This workshop gives an introduction to the leading edge of technology in the cultural space and digital thinking for the new kinds of immersive, “embodied” experiences that are now possible both in museums and beyond.
Since the advent of location based entertainment as early as the 17th century (typified by all manner of optical devices, magic lanterns, various phantasmagorias, cabinets des curieux, wunderkammern, panoramic rotundas and kaiserpanorama, through to cinema, OmniMax, IMAX and beyond!), new technologies have inspired museums to explore new forms of cinematographic and video narratives, the opening of experimental acoustic spaces, and the shifting of artistic, scientific and curatorial praxis inside the ‘machines’ themselves, all driven by the desire for public engagement. Our cultural institutions are also seeking to develop new apparatus of experience (both software and hardware) for which there was no former demand, and engineer new stages for participatory performance never before conceived.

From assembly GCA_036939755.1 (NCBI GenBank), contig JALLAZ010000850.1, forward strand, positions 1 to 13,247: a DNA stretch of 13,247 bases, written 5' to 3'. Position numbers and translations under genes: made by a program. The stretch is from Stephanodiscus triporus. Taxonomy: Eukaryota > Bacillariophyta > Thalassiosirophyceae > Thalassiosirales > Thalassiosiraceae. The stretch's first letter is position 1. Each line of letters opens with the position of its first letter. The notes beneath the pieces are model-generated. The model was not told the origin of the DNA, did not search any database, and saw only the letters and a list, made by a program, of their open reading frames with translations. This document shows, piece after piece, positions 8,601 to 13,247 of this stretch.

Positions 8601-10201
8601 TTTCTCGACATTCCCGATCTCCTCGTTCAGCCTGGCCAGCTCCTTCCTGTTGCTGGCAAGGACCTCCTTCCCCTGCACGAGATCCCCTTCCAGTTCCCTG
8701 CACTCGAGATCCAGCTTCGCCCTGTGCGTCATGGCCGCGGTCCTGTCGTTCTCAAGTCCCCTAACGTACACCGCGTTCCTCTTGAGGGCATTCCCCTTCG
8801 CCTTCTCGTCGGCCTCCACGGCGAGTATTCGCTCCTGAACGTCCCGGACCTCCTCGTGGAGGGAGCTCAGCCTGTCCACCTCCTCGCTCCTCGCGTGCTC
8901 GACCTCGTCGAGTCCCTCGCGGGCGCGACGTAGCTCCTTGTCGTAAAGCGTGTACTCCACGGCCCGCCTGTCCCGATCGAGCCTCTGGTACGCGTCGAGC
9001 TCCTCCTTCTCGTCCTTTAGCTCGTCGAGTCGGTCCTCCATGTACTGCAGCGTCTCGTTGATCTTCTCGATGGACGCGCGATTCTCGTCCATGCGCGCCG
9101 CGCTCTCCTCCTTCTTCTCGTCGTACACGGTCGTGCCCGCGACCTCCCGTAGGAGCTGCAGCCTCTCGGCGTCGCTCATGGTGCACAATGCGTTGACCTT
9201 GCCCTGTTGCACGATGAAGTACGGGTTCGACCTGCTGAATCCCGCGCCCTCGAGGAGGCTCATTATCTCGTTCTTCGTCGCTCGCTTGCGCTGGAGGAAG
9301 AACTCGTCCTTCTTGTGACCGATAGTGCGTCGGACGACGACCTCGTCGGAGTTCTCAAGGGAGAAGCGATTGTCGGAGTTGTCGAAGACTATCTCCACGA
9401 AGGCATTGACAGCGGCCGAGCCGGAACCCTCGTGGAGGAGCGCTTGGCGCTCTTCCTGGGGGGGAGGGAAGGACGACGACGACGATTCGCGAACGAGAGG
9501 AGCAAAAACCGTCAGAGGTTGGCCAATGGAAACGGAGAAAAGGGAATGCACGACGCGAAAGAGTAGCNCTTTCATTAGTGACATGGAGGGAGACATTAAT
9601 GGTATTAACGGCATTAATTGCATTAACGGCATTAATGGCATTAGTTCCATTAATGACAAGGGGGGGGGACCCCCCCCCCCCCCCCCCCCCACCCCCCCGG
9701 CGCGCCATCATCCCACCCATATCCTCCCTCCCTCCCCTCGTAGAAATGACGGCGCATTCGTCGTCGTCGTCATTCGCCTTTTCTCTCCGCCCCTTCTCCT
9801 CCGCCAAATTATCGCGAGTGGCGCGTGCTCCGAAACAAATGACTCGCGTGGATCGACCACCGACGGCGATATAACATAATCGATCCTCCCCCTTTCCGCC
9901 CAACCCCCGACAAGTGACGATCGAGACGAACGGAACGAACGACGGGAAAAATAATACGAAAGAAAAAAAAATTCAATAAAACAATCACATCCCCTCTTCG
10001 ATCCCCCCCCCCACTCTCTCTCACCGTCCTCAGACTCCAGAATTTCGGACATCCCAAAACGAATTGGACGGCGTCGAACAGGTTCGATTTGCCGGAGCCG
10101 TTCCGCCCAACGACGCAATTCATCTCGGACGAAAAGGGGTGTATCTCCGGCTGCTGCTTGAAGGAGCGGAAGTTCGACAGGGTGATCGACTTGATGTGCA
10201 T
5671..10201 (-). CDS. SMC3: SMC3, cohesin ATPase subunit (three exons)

This sessions encourages museums to act as applied laboratories, nodes of experimentation for the cultural imaginary of our times. Using heterogeneous datasets representing intangible and tangible heritage, this talk unpacks recent projects by Dr Kenderdine and her colleagues at the Research Centre for Innovation in Galleries, Libraries, Archives and Museum (iGLAM) and the Applied Laboratory for Interactive Visualization and Embodiment (ALiVE), City University, Hong Kong.